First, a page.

The Radiology Society of North America (RSNA) Annual Meeting is a place to expand your knowledge base, both by taking a deeper dive into your core interest and by getting your feet wet a few new skills.
If informatics is something you’ve been interested in but need a good way to get started, then the RSNA offers some solid opportunities for beginners. Continue reading
If you have taken overnight call, you quickly develop a sense for the emergency department and the inpatient floors. In my institution, radiologists develop hypotheses on how inpatient orders are placed.
For instance, sometimes it might seem as if inpatient radiology exams follow some sort of circadian rhythm. The data look to confirm it: we see the infamous “x-ray bump” in the early morning, with the increase in CT start more gradually but last later into the day.
Also, are weekdays and weekends any different? If so, how?
Going on a Quest
With a little coding in Python or R, one can gain a lot of insight into how our referring providers’ lives intertwine with our own. Read the full story in my new post on Radiology Data Quest.
Radiologists have a day job (or a night job, depending on your precise definition of “radiologist.”) Many people want to learn the syntax of a computer language, while some want to keep up on existing skills.
If your goals are similar to mine, these might help. Now these are not ways to learn to write code (I’ll write about that later), but ways to brush up on existing skills.
Here are five things to help keeping up your coding skills:
Work on a Project
Most radiology practices can be improved by better use of technology Continue reading
The May 2016 iteration of FHIR… has arrived. Most notable among its new capabilities: support for the Clinical Quality Language for clinical decision support as well as further development of work on genomic data, workflow, eClaims, provider directories and CCDA … Continue reading
When I was in 8th grade, my English teacher wanted to give everyone a book to take into high school. She had a cardboard box full of various books. There was literary fiction like Toni Morrison. There was a memory aid for American presidents. But I came to class really late that day, so by the time I went up to the box, there were only a few books left. I had the great choice between Billy Budd (dryest. book. ever.), Atlas Shrugged, and this book called Getting Things Done.
I picked up Getting Things Done because Atlas Shrugged didn’t fit in my bookbag. It would be years before I realized that self-help productivity books is in itself a major genre of nonfiction. At the time it just didn’t make sense why anyone would need such pathologic level of compulsion to keep things organized.
In a way, healthcare has spearheaded the forefront of universal connectivity with common objects. In the world of Big Data, healthcare is now uniquely positioned to take the next step.
A few years ago, I needed hand surgery. Shortly after checking in to the outpatient surgery department, the helpful nurse attached EKG leads onto my arms and chest, and a pulse oximeter to my finger. The monitor next to my bed flickered and came to life. Then, colorful telemetric and oximetric tracings in a nursing station computer reflected an exact copy. A record in the hospital intranet traced my wellbeing overtime. Wireless connectivity allowed an extra pair of eyes to watched me and to ensure aberrant flickers do not go unnoticed… Continue reading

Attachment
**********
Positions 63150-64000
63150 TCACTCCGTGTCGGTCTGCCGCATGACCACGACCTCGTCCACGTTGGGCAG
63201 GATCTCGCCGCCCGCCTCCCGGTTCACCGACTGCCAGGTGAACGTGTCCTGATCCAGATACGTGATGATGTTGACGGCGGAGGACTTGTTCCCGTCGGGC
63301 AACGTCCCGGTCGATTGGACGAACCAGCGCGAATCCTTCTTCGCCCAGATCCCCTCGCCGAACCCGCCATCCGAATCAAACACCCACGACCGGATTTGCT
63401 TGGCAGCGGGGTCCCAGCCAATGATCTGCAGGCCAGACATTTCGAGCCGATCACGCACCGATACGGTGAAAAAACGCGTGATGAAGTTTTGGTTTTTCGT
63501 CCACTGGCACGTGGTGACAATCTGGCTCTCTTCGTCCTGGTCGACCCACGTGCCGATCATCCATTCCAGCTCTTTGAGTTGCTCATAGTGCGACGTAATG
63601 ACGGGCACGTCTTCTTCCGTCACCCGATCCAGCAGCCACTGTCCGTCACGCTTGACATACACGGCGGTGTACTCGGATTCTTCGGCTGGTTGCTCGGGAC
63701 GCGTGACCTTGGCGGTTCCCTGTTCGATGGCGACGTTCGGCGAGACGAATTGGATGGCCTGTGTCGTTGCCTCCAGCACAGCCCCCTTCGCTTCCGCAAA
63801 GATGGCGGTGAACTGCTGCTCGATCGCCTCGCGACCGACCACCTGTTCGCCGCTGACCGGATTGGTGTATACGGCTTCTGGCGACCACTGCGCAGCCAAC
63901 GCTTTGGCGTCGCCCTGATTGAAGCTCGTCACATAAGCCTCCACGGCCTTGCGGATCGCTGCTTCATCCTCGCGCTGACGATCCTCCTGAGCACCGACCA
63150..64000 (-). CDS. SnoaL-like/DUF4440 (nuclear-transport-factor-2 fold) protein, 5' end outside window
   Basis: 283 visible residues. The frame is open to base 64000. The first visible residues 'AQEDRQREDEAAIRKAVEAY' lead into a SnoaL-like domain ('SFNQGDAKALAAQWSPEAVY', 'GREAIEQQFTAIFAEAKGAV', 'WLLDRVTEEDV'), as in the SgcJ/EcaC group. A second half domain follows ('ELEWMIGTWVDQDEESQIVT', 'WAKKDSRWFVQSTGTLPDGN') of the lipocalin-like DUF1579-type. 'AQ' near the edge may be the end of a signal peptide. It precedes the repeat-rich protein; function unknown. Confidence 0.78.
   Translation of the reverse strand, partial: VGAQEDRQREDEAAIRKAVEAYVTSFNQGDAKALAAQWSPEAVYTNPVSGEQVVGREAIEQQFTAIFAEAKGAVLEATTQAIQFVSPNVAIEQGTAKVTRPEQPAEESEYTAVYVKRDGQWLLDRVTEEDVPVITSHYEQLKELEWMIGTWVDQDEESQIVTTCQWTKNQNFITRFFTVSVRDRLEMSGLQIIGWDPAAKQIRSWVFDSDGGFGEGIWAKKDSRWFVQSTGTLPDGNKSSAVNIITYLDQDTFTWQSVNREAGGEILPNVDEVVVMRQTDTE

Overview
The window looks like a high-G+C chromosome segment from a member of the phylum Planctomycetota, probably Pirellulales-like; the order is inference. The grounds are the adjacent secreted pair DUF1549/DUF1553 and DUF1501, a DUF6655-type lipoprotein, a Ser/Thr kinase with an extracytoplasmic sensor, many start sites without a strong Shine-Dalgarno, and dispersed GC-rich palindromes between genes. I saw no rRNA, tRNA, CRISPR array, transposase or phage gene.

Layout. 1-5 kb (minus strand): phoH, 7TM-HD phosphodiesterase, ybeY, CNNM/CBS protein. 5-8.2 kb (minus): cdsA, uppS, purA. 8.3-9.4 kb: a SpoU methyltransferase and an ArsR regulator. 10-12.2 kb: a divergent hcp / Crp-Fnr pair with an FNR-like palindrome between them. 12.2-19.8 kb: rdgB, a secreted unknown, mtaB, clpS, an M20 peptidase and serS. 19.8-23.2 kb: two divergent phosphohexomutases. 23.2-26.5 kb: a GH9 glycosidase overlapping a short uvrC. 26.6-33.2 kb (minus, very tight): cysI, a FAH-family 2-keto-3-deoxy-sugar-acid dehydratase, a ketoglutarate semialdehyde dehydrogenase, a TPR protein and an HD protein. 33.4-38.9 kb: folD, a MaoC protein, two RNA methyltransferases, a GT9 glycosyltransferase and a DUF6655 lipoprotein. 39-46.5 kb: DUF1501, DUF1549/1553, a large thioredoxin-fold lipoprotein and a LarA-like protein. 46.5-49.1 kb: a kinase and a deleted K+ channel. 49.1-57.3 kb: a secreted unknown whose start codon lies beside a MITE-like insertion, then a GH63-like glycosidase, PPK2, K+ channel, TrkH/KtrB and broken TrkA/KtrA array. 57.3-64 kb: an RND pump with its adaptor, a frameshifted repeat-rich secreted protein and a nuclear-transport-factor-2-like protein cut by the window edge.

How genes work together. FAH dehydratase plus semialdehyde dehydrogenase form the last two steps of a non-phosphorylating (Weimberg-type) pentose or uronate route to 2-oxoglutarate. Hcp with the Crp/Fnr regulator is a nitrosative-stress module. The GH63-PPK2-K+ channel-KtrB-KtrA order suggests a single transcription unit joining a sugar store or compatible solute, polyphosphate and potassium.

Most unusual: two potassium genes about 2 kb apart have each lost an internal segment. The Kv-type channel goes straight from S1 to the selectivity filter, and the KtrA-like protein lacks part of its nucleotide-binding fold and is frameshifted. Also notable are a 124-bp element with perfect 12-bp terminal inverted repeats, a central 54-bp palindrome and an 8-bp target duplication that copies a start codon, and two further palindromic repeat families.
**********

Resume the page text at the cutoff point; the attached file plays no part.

This article originally appeared in American Journal of Managed Care.
Starting a new residency is tough. With new opportunities come new challenges: balancing between learning a new discipline and getting involved in scholarly endeavors can be stressful in its own right.
A sound advice I heard as a first year resident was to hold off unnecessary involvement early during the residency. A free license to procrastinate.
However, procrastination implies a postponing of something inevitable, not to mention that research and quality improvement projects are parts of the residency requirement.
So the question remains, when does it make sense to get involved? And how? Continue reading
This is the third of a series of three posts on open source software. The discussion is geared towards non-programmers who – more frequently than expected – becomes involved in an open-source project.
Open-source is a complex paradigm, but sometimes it is also thrown into an academic abstract or grant proposal without much thought. Previously I presented a basic description of open-source and discussed some common misconceptions about OS software.
If you were involved in an open-source project as the clinical expert (i.e. not the programmer), you are likely the team member best positioned to bridge this gap. This post focuses on how you are uniquely positioned to contribute. Continue reading
This is the second of a series of three discussing open source software for non-programmers interested in informatics.
A previous post discusses what you can expect from a software project when it is “open source.” However, the concept of OS is not so clear cut.
This post aims to clarify five commonly held beliefs about open source.
This is the first of a series of three discussing open source software for non-programmers interested in informatics. I try to stay as accurate as possible while avoiding jargon.
Open source (OS) has been a popular phrase not only in software engineering but also in radiology. Open source is closely tied to DICOM, the most popular format in medical imaging, in part because many frameworks available to manipulate DICOM files are open source.
A thorough discussion on OS is available here. If you are more into an abbreviated 3-minute introduction, stick around.